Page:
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National Book Award-winner Ha Jin offers a collection that delves into the experience of Chinese immigrants in America. He depicts the full spectrum of immigrant life and the daily struggles--some minute, some grand--faced by these intriguing individuals.
HA JIN left his native China in 1985 to attend Brandeis University. He is the author of five novels, three story collections, and three books of poetry. He has received the National Book Award, two PEN/Faulkner Awards, the PEN/Hemingway Award, the Asian American Literary Award, and the Flannery O'Connor Award for Short Fiction. Ha Jin lives in the Boston area and is a professor of English at Boston University.
From the Hardcover edition.
The Bane of the Internet
My sister Yuchin and I used to write each other letters. It took more than ten days for the mail to reach Sichuan, and usually I wrote her once a month. After Yuchin married, she was often in trouble, but I no longer thought about her every day. Five years ago her marriage began falling apart. Her husband started an affair with his female boss and sometimes came home reeling drunk. One night he beat and kicked Yuchin so hard she miscarried. At my suggestion, she filed for divorce. Afterward she lived alone and seemed content. I urged her to find another man, because she was only twenty-six, but she said she was done with men for this life. Capable and with a degree in graphic design, she has been doing well and even bought her own apartment four years ago. I sent her two thousand dollars to help her with the down payment.
Last fall she began e-mailing me. At first it was exciting to chat with her every night. We stopped writing letters. I even stopped writing to my parents, because she lives near them and can report to them. Recently she said she wanted to buy a car. I had misgivings about that, though she had already paid off her mortgage. Our hometown is small. You can cross by bicycle in half an hour; a car was not a necessity for her. It’s too expensive to keep an automobile there—the gas, the insurance, the registration, the maintenance, the toll fees cost a fortune. I told her I didn’t have a car even though I had to commute to work from Brooklyn to Flushing. But she got it into her head that she must have a car because most of her friends had cars. She wrote: “I want to let that man see how well I’m doing.” She was referring to her ex-husband. I urged her to wipe him out of her mind as if he had never existed. Indifference is the strongest contempt. For a few weeks she didn’t raise the topic again.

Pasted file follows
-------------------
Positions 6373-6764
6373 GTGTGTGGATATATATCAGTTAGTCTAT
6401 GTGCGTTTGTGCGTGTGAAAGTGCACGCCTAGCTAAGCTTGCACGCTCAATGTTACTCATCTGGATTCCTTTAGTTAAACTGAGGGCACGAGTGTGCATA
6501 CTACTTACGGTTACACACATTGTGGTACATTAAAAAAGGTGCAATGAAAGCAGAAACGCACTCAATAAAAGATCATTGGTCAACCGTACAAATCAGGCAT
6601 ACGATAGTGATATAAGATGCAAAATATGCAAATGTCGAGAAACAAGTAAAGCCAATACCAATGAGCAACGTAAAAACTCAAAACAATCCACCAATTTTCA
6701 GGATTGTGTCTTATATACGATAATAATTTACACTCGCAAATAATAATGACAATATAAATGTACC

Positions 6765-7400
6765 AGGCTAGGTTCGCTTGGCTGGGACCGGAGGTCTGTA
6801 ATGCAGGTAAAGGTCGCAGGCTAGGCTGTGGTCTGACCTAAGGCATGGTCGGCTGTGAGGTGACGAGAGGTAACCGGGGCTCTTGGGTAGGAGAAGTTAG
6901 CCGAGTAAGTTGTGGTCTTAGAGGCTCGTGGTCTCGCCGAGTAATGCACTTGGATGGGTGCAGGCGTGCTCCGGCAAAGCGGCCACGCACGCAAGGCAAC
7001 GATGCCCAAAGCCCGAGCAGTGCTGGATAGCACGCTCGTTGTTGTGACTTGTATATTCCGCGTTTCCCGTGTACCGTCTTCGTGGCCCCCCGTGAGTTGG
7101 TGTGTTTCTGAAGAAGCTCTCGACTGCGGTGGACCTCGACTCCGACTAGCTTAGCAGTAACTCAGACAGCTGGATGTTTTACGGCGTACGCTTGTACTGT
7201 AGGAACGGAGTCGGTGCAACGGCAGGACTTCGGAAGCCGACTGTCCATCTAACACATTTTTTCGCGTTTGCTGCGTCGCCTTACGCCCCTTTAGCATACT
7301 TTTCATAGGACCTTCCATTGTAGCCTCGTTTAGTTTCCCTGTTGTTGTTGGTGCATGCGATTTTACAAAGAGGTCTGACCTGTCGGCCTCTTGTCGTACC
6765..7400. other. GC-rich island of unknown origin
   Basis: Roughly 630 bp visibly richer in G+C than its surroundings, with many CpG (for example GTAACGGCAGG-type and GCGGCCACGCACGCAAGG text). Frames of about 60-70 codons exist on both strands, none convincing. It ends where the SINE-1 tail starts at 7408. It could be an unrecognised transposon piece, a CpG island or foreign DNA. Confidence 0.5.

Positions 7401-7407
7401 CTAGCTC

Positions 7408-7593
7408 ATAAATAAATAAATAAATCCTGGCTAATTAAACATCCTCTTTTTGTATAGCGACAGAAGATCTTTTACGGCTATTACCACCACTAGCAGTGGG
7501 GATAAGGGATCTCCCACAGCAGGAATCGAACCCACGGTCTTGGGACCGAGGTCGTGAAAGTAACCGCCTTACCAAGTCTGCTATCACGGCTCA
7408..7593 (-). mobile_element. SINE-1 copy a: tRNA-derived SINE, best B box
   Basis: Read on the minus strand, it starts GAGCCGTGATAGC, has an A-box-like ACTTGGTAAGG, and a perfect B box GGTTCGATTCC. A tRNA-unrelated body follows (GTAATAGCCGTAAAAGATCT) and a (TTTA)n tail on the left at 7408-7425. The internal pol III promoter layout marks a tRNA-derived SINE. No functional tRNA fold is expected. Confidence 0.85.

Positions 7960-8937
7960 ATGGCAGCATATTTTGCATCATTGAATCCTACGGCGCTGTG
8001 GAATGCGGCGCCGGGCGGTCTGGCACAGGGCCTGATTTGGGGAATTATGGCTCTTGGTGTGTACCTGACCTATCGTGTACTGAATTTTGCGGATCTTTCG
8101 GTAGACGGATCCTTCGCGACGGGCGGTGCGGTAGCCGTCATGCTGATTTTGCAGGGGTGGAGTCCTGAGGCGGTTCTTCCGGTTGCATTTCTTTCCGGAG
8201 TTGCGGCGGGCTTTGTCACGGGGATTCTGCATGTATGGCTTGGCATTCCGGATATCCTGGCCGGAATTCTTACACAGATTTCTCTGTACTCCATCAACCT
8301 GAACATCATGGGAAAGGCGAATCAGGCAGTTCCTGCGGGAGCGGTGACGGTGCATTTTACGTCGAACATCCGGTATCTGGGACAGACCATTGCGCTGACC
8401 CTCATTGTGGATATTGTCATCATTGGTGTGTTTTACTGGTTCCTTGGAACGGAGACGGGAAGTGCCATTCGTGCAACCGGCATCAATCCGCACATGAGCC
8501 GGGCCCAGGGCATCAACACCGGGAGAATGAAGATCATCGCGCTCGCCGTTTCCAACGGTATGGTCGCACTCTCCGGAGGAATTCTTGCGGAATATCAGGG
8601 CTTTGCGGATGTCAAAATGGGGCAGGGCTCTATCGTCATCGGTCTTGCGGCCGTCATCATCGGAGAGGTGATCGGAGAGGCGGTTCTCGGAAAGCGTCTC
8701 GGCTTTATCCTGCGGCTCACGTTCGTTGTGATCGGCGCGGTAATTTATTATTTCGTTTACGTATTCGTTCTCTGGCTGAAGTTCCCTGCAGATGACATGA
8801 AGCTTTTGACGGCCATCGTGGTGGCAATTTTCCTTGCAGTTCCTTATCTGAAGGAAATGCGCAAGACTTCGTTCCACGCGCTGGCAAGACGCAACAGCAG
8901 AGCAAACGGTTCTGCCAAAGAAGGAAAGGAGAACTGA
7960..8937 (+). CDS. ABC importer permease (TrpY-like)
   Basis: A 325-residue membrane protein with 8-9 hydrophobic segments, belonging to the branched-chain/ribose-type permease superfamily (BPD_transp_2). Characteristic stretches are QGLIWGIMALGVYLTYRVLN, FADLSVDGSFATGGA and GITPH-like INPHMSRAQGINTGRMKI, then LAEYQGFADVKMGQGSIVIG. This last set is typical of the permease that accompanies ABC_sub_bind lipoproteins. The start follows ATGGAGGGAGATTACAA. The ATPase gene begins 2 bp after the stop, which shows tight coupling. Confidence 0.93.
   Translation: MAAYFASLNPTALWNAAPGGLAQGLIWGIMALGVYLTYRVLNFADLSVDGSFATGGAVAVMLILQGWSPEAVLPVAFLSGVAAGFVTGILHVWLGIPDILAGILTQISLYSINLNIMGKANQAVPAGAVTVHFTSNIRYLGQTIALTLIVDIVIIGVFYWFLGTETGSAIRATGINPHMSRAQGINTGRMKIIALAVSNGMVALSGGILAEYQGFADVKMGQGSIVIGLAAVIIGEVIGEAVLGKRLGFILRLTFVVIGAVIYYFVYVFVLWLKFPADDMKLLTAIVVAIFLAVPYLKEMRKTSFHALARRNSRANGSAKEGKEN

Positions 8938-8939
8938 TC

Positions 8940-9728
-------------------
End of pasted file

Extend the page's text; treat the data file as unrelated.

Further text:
Then she told me that she had just passed the road test, bribing the officer with five hundred yuan in addition to the three thousand paid as the application and test fees. She e-mailed: “Sister, I must have a car. Yesterday Minmin, our little niece, came to town driving a brand-new Volkswagen. At the sight of that gorgeous machine, I felt as if a dozen awls were stabbing my heart. Everybody is doing better than me, and I don’t want to live anymore!”
I realized she didn’t simply want to impress her ex. She too had caught the national auto mania. I told her that was ridiculous, nuts. I knew she had some savings. She got a big bonus at the end of each year and freelanced at night. How had she become so vain and so unreasonable? I urged her to be rational. That was impossible, she claimed, because “everybody” drove a car in our hometown. I said she was not everybody and mustn’t follow the trend. She wouldn’t listen and asked me to remit her money as a loan. She already had a tidy sum in the bank, about eighty thousand yuan, she confessed.
Then why couldn’t she just go ahead and buy a car if that was what she wanted? She replied: “You don’t get it, sister. I cannot drive a Chinese model. If I did, people would think I am cheap and laugh at me. Japanese and German cars are too expensive for me, so I might get a Hyundai Elantra or a Ford Focus. Please lend me $10,000. I’m begging you to help me out!”
That was insane. Foreign cars are double priced in China. A Ford Taurus sells for 250,000 yuan in my home province of Sichuan, more than $30,000. I told Yuchin an automobile was just a vehicle, no need to be fancy. She must drop her vanity. Certainly I wouldn’t lend her the money, because that might amount to hitting a dog with a meatball—nothing would come back. So I said no. As it is, I’m still renting and have to save for the down payment on a small apartment somewhere in Queens. My family always assumes that I can pick up c
Excerpted from A Good Fall by Ha Jin All rights reserved by the original copyright owners. Excerpts are provided for display purposes only and may not be reproduced, reprinted or distributed without the written permission of the publisher.